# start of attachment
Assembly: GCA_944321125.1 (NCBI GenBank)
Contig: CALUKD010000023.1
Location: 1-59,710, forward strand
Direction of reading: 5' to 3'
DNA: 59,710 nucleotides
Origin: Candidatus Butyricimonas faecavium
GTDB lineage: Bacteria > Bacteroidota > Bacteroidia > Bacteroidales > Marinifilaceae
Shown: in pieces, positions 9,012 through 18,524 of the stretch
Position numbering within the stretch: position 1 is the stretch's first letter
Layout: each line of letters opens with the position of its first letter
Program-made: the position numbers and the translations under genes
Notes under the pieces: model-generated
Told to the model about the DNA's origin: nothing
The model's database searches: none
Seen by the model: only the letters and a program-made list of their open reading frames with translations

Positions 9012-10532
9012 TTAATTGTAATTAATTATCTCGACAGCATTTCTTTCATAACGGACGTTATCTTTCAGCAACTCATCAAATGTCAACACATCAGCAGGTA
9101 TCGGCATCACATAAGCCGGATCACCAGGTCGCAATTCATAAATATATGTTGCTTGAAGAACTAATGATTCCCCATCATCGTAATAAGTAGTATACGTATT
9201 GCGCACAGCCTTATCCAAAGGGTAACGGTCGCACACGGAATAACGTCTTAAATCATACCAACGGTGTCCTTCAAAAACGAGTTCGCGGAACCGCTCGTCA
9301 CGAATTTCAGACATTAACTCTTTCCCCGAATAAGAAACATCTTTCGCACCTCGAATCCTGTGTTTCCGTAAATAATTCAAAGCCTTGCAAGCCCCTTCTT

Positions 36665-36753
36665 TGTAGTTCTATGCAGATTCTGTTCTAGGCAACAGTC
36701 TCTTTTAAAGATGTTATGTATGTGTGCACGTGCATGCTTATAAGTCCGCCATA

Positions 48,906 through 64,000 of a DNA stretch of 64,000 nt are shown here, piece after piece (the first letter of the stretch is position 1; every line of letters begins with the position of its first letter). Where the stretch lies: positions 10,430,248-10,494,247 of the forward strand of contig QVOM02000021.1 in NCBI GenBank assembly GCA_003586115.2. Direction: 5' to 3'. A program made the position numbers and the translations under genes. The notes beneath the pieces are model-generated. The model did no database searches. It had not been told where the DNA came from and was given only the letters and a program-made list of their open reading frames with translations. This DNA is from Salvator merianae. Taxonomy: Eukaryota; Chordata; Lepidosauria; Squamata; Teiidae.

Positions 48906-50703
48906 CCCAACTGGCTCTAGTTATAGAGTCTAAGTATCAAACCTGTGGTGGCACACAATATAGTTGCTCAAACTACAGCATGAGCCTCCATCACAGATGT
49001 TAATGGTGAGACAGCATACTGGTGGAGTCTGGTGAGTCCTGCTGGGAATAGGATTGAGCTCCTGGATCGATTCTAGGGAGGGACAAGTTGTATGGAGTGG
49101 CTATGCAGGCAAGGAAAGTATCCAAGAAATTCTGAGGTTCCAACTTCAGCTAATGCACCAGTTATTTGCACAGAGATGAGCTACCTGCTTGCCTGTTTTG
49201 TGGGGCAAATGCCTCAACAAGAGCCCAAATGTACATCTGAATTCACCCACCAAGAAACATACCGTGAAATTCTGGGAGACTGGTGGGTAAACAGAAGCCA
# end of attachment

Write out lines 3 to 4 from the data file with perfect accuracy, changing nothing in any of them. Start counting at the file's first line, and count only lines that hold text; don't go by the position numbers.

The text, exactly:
Location: 1-59,710, forward strand
Direction of reading: 5' to 3'